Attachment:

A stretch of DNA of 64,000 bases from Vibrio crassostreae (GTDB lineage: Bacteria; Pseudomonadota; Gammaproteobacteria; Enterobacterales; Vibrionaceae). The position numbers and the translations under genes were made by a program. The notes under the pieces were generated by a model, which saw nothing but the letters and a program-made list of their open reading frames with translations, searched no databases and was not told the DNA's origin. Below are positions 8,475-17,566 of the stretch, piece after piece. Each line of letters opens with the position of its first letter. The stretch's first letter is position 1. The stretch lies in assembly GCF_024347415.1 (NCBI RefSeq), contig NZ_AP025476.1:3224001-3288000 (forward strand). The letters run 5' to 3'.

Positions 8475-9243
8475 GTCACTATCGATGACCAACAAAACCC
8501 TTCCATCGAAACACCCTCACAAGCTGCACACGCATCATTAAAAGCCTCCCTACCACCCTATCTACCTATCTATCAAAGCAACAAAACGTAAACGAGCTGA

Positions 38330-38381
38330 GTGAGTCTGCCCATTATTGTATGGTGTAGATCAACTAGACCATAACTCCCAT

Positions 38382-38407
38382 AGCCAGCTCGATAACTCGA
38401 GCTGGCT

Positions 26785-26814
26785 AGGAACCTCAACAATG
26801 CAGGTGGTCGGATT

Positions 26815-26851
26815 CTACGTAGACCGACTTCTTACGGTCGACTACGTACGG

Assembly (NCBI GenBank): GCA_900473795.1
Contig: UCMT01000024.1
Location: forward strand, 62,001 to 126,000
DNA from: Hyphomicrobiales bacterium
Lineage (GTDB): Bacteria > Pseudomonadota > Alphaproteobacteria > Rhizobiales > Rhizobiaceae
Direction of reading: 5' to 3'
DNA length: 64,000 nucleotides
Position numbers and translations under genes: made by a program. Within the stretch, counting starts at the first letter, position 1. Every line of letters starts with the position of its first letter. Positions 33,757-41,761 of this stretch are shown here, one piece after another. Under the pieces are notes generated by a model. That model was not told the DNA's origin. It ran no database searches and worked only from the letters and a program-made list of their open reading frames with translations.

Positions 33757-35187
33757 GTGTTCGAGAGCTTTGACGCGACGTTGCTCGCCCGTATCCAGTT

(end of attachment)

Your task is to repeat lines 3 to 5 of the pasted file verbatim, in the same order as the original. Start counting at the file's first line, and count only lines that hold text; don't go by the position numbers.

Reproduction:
8475 GTCACTATCGATGACCAACAAAACCC
8501 TTCCATCGAAACACCCTCACAAGCTGCACACGCATCATTAAAAGCCTCCCTACCACCCTATCTACCTATCTATCAAAGCAACAAAACGTAAACGAGCTGA

Positions 38330-38381